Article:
First of all, it actually goes long back. I was doing a master's in statistics at Texas A&M, and I attended a talk on the field of astrostatistics, which I didn't even know existed before. 

I always had some interest in physics anyway. And already when I was in Italy I looked for applications in physics, but nobody really knew anything about it. Nobody could help me to address this interest. And when I got to know that this field existed (it's essentially statistics applied to physics or astronomy), I looked around for graduate programs in the area. 

I managed to get a PhD fellowship at Imperial College in London. And the title of this fellowship was "statistical issues in the search for dark matter." I didn't even know myself what that method was at that point, and I don't really have a formal background in physics, so my understanding of the area itself was very limited. 

But all I needed to know really was what we were trying to find? What were the statistical issues arising, like, if you want to formulate this physics problem into a statistical problem, what do we have to do and what are the statistical tools that we need? 

And so my job was just to work on this statistical tool and develop some methodologies that can be of help in detecting dark matter. But I really didn't have to study the details, the physics, thankfully, otherwise, I probably wouldn't have gotten a PhD.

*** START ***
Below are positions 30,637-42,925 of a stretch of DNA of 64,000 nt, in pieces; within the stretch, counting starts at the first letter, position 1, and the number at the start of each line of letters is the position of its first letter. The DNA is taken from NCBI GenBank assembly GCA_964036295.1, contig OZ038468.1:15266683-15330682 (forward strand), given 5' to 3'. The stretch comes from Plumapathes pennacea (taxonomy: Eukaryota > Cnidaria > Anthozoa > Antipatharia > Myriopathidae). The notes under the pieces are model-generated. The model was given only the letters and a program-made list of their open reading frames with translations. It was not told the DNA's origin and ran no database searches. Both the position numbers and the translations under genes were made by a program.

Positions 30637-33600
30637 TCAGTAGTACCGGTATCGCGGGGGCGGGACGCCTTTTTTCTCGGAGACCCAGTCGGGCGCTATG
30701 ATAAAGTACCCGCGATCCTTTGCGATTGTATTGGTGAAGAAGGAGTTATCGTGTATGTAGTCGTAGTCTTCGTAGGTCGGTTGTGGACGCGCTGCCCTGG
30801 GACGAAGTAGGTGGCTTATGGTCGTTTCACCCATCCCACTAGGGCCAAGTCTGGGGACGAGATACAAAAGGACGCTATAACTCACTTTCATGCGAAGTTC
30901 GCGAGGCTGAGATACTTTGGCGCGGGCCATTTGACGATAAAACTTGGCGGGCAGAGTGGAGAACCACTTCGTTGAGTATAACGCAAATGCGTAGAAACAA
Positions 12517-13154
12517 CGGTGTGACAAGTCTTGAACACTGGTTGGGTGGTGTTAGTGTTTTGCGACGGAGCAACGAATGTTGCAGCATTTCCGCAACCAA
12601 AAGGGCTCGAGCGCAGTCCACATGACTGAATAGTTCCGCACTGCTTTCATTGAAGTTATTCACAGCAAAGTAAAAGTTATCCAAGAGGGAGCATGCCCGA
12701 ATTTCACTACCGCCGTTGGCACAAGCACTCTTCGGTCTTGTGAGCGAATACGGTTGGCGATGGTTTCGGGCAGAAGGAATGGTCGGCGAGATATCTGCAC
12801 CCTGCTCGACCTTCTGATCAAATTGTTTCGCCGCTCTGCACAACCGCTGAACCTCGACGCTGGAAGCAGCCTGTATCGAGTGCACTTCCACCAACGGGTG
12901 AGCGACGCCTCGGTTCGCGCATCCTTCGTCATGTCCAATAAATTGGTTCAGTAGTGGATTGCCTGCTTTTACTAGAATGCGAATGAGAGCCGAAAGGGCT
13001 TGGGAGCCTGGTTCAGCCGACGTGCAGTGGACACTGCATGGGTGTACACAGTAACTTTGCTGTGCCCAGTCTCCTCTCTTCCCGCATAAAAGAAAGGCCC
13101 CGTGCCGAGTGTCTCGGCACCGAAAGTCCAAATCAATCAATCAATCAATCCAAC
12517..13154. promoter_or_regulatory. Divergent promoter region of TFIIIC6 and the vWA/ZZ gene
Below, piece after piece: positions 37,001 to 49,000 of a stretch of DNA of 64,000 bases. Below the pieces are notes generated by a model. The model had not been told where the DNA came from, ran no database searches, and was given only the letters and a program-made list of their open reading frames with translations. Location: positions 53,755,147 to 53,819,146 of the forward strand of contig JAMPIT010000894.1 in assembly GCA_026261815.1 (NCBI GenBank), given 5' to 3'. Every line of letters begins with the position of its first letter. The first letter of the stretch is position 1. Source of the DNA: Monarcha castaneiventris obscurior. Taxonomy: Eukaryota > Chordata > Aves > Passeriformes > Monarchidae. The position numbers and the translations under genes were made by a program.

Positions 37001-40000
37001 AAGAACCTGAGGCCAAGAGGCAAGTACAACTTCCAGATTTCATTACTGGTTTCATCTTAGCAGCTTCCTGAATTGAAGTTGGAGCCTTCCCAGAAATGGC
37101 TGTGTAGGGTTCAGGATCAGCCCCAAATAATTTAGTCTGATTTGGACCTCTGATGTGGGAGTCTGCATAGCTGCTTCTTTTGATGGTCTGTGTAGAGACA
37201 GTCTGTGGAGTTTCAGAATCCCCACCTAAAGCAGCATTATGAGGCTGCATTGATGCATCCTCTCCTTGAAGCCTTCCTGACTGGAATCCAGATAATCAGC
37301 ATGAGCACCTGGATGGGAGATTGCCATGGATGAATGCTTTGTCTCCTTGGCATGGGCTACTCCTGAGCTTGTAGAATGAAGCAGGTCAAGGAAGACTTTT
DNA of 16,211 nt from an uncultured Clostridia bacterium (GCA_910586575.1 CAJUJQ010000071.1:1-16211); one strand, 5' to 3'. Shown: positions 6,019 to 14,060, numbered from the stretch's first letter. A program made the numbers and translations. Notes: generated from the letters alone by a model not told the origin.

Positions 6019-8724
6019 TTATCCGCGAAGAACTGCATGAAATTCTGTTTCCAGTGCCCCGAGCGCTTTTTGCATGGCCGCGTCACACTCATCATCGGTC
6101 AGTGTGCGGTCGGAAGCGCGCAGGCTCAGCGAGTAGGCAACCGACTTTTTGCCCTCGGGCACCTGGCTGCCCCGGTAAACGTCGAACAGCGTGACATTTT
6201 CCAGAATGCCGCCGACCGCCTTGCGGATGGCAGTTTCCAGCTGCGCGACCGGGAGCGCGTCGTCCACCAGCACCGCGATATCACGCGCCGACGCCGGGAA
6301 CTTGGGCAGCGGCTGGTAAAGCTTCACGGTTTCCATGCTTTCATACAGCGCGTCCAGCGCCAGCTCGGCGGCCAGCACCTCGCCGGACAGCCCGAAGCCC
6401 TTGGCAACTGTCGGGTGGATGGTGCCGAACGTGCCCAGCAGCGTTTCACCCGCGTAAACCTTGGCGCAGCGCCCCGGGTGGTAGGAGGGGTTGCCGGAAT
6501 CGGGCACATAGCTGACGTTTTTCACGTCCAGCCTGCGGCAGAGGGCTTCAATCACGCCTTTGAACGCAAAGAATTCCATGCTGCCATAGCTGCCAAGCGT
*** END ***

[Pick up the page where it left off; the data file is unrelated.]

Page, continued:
What makes your work unique in the field of astrostatistics?

My area itself. There are not many people who work in this area at the moment. And many people I know who work in this area, mostly work with astronomers rather than particle physicists. It might be because my advisor was a particle physicist that I'm more interested in this area. I mean, in some sense, I was kind of raised academically in this area. So I have a stronger interest in particle physics, which is slightly different from many people in their sort of statistics area. 

So now, what I'm trying to do is to develop methods that can address problems in this area, but at the same time maintain the universal character of statistics, really. Meaning I'm motivated by problems in particle physics. I want to find/develop tools for signal detection, detection of new particles.